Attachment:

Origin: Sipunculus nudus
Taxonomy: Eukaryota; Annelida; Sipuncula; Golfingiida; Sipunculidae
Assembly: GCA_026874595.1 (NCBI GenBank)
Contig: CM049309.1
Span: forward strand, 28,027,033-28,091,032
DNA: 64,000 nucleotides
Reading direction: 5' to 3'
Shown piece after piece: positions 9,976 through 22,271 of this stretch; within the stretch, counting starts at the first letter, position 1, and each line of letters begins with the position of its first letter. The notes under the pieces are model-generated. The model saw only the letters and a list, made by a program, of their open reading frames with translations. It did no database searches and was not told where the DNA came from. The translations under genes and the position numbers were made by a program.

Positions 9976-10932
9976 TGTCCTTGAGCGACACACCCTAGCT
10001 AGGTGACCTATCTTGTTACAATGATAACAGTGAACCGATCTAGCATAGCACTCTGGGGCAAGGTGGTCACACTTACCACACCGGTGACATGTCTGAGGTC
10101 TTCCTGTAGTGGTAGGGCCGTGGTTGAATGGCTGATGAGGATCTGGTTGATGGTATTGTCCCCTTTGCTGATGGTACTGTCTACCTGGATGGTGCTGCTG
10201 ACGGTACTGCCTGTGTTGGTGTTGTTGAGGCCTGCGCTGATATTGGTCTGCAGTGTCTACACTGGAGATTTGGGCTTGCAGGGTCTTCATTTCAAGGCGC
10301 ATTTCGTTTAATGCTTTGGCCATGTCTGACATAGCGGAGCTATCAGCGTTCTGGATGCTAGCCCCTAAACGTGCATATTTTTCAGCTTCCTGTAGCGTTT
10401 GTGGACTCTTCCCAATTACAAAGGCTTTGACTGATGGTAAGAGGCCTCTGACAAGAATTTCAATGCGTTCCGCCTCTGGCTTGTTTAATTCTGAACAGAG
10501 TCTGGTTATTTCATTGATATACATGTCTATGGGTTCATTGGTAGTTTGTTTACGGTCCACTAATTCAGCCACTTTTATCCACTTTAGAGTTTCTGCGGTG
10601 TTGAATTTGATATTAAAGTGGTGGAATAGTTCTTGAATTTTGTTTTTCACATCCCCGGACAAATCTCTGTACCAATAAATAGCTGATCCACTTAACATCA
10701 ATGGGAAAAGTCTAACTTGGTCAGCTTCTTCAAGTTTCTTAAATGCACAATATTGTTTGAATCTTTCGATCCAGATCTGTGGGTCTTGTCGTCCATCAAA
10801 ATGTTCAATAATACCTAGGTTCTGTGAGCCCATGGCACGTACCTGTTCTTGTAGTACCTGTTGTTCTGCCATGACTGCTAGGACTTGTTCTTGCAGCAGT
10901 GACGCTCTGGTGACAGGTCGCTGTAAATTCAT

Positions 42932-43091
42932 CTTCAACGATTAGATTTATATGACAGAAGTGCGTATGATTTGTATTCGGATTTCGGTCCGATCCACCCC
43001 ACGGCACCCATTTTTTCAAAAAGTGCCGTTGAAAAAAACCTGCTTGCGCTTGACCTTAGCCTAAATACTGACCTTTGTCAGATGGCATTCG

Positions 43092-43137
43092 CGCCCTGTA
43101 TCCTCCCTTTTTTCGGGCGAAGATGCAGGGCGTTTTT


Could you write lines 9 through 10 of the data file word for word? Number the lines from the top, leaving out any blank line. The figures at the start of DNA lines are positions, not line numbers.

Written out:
Positions 9976-10932
9976 TGTCCTTGAGCGACACACCCTAGCT